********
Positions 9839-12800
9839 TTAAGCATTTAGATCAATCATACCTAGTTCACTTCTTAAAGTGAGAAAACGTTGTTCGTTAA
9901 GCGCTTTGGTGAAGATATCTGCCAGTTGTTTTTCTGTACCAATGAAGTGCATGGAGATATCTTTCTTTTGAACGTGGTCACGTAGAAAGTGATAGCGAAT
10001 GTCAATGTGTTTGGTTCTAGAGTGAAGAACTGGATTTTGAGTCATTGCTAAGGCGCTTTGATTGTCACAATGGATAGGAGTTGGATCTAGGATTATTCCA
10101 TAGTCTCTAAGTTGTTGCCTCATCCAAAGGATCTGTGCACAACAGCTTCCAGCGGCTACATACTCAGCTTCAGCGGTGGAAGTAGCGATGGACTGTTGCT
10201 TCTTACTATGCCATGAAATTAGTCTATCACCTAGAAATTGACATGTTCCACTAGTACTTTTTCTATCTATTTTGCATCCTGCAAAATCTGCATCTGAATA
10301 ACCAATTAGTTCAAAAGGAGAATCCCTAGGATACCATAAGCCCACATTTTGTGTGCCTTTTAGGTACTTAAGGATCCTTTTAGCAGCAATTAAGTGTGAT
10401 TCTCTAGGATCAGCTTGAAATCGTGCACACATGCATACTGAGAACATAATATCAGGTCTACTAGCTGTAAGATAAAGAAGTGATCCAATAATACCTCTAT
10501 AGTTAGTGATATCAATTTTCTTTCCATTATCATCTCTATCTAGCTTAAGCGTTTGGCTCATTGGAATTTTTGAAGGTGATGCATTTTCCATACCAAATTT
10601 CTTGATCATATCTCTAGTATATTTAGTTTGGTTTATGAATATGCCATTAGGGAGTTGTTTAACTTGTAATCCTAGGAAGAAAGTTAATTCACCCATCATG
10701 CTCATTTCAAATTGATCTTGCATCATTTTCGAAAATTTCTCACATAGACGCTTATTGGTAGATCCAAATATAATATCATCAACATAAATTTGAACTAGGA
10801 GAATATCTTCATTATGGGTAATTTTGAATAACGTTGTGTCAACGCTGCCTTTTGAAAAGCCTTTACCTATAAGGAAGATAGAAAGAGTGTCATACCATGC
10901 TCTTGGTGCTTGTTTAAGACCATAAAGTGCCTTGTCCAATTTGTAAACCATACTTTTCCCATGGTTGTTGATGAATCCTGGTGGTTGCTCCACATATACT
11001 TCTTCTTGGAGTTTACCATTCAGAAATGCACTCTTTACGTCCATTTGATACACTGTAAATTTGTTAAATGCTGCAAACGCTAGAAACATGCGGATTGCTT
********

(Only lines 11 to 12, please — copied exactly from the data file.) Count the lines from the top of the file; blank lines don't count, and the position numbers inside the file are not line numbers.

10701 CTCATTTCAAATTGATCTTGCATCATTTTCGAAAATTTCTCACATAGACGCTTATTGGTAGATCCAAATATAATATCATCAACATAAATTTGAACTAGGA
10801 GAATATCTTCATTATGGGTAATTTTGAATAACGTTGTGTCAACGCTGCCTTTTGAAAAGCCTTTACCTATAAGGAAGATAGAAAGAGTGTCATACCATGC